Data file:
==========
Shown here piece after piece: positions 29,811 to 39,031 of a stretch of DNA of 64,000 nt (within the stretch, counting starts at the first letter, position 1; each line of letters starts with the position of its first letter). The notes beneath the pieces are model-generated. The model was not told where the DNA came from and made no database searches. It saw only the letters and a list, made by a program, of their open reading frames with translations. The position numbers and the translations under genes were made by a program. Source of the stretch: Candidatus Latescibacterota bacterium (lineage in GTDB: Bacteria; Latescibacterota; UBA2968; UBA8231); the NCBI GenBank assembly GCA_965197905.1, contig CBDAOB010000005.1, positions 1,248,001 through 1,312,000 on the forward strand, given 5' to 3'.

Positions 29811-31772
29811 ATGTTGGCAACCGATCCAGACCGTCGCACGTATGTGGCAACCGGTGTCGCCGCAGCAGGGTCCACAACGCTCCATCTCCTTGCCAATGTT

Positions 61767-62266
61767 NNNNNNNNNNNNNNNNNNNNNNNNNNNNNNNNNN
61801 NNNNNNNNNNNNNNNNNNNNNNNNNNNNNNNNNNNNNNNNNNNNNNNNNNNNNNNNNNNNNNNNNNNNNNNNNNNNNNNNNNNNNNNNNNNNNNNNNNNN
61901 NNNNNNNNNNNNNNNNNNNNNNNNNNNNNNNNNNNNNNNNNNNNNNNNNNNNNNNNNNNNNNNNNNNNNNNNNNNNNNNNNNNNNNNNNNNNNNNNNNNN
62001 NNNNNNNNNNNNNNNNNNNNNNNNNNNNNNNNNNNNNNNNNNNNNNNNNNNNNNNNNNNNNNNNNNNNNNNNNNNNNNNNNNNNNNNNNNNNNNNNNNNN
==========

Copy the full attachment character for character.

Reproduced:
Shown here piece after piece: positions 29,811 to 39,031 of a stretch of DNA of 64,000 nt (within the stretch, counting starts at the first letter, position 1; each line of letters starts with the position of its first letter). The notes beneath the pieces are model-generated. The model was not told where the DNA came from and made no database searches. It saw only the letters and a list, made by a program, of their open reading frames with translations. The position numbers and the translations under genes were made by a program. Source of the stretch: Candidatus Latescibacterota bacterium (lineage in GTDB: Bacteria; Latescibacterota; UBA2968; UBA8231); the NCBI GenBank assembly GCA_965197905.1, contig CBDAOB010000005.1, positions 1,248,001 through 1,312,000 on the forward strand, given 5' to 3'.

Positions 29811-31772
29811 ATGTTGGCAACCGATCCAGACCGTCGCACGTATGTGGCAACCGGTGTCGCCGCAGCAGGGTCCACAACGCTCCATCTCCTTGCCAATGTT

Positions 61767-62266
61767 NNNNNNNNNNNNNNNNNNNNNNNNNNNNNNNNNN
61801 NNNNNNNNNNNNNNNNNNNNNNNNNNNNNNNNNNNNNNNNNNNNNNNNNNNNNNNNNNNNNNNNNNNNNNNNNNNNNNNNNNNNNNNNNNNNNNNNNNNN
61901 NNNNNNNNNNNNNNNNNNNNNNNNNNNNNNNNNNNNNNNNNNNNNNNNNNNNNNNNNNNNNNNNNNNNNNNNNNNNNNNNNNNNNNNNNNNNNNNNNNNN
62001 NNNNNNNNNNNNNNNNNNNNNNNNNNNNNNNNNNNNNNNNNNNNNNNNNNNNNNNNNNNNNNNNNNNNNNNNNNNNNNNNNNNNNNNNNNNNNNNNNNNN